Thursday, May 12, 2016

Vearltual Rearlity

Thanks to the generosity of my perpetually early-adopting friend Pete, I had the opportunity to enjoy my very first Virtual Reality (VR) experience, using the Steam HTC Vive. It's not quite the holodeck from Star Trek: The Next Generation, but it feels like the first step on the road to that technology. 

As seen above, stepping into VR requires a number of peripherals: in this case, a pair of hand controllers, a set of earphones, and most importantly, the VR headset itself, which places a high definition display centimetres from your eyeballs. This is the key to VR's immersiveness; your entire field of view is covered by the screen, providing very lifelike visual stimuli. 

Pete's demonstration took Steve, Mike, Jeff and me through four different worlds: the introductory orientation demo, a brief underwater vignette, a science fiction target game, and a zombie shooter. 

The first thing that jumped out at me during the demo was the weird feeling of disembodiment when I held the two hand controllers up in front of my face. The VR system knows where the controllers are and models them in stunning high fidelity, but of course it doesn't know what my hands look like, so even though I could feel the controllers and knew they were in my hands, I couldn't see my hands manipulating them. "I can't see my thumbs!" was a common cry during the demo. 

The other question that leaped immediately to mind was "How am I going to avoid smashing into something in the real world?" Sensors on the wall (you can see one behind me at the upper right) mark a virtual boundary on the floor. If you approach the boundary, a translucent wall of light springs up in front of you, warning you that you're about to leave safe territory.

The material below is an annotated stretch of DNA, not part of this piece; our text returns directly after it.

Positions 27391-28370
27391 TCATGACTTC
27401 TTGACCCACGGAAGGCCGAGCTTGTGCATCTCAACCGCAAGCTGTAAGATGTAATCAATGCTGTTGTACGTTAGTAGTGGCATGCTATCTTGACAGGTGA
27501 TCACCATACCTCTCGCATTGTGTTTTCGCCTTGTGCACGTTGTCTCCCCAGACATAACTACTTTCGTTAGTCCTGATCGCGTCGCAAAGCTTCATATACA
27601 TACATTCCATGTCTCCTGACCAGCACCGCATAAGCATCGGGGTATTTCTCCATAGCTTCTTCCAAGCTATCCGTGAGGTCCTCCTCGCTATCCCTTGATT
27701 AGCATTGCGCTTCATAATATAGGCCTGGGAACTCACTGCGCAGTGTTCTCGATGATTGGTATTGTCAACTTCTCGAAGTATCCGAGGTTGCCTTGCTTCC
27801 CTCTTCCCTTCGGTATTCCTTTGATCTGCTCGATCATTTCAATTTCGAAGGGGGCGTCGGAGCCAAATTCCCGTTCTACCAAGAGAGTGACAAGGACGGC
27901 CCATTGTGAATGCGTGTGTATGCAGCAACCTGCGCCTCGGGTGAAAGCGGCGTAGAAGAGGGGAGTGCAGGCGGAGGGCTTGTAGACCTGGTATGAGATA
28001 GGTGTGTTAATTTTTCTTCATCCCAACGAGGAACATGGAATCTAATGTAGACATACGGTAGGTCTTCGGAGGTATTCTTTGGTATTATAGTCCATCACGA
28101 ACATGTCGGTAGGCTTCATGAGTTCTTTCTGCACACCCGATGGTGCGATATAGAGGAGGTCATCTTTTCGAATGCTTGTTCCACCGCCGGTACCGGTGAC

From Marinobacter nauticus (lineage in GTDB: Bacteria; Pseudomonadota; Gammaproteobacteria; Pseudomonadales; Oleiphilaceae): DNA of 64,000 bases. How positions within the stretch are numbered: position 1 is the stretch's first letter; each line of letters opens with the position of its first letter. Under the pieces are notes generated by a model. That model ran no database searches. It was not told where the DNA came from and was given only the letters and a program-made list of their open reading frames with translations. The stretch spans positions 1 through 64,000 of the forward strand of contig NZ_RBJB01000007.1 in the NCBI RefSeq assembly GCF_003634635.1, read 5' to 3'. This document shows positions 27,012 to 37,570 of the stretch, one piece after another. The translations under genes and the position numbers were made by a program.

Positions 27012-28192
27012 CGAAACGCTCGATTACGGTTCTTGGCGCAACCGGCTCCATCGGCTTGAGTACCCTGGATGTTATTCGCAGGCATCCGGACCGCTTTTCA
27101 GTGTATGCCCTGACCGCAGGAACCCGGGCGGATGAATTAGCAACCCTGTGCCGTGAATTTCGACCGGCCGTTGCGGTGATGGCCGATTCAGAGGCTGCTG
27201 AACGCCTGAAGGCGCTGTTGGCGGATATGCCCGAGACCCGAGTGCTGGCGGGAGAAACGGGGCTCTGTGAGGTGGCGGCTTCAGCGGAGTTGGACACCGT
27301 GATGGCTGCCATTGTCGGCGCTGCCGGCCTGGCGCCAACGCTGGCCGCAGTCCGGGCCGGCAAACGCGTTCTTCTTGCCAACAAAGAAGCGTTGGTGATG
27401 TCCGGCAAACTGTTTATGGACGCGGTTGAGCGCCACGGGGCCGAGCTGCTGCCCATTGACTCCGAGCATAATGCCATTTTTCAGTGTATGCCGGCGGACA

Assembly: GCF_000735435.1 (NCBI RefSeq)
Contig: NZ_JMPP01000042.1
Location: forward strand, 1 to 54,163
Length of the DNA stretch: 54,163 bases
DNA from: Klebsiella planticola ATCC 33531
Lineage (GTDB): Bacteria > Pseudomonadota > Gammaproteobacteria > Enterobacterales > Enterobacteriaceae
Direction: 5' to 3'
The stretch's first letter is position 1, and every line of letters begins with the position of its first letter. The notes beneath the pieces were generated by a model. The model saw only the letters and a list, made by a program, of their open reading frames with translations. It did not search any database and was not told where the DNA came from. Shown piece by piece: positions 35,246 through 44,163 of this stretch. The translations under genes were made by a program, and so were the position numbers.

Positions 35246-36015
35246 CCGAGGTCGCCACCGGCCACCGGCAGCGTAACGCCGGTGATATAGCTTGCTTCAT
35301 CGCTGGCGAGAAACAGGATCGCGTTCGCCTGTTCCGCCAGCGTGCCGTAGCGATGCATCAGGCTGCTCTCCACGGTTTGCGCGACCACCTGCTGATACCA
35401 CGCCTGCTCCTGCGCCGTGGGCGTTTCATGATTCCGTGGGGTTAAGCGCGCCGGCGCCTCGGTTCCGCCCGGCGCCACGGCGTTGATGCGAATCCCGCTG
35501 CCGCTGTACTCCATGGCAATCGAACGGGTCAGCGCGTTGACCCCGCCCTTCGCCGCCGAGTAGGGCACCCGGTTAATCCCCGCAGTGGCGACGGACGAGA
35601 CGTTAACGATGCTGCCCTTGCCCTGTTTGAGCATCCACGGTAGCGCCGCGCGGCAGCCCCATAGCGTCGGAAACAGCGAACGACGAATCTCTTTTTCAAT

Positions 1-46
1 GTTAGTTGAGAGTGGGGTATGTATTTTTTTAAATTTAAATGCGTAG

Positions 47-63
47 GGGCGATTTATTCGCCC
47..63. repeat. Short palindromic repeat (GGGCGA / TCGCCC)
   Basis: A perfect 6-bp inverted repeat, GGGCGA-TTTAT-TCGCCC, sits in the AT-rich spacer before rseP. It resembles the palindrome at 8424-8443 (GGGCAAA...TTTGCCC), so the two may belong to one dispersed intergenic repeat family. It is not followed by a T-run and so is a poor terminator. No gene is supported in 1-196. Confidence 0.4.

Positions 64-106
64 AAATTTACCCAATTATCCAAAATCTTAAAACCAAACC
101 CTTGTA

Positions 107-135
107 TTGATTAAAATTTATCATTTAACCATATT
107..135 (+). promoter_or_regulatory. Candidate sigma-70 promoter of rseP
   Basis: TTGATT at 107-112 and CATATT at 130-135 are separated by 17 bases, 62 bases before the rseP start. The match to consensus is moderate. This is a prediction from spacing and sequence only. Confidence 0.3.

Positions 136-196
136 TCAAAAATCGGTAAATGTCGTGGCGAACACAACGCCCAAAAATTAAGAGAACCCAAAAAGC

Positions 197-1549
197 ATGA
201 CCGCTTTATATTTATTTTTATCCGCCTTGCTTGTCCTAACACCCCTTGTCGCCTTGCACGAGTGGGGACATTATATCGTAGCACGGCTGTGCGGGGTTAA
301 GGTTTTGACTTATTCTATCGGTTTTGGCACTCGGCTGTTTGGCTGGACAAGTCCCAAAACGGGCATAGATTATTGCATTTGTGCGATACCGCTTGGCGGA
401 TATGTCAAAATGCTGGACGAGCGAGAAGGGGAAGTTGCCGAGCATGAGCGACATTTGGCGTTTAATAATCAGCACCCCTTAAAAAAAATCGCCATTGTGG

You don't use the hand controls in the underwater vignette; you're simply transported to the deck of  a shipwreck on the ocean floor. Fish and manta rays swim about, and you can walk around a bit on the deck to explore it. Then a massive blue whale swims up and casts a baleful eye on you, close enough to touch. I did, in fact, reach out to touch it, and I half expected some tactile sensation, so realistic was the visual illusion. 

Space Pirate Trainer places you in a futuristic city of neon. You're on a glowing platform, equipped with twin laser pistols, or if you prefer, a pistol and shield (controlled, naturally, by your hand controllers). Small robots swoop in from all sides, blasting you with lasers, and you do your best to shoot as many as possible before they murder you. The zombie shooter Pete showed us next uses essentially the same game mechanic, but with a horror skin. 

Describing the experience in print really doesn't capture the look and feel of being inside these virtual worlds. They are so immersive that when I took the rig off, I blinked, disoriented, because it felt like I'd just returned to the world from a long journey to another place. This really is a transportive experience. 

And this is just the beginning. Software developers have hardly begun to explore the vast potential of this technology. An exciting new world awaits. 

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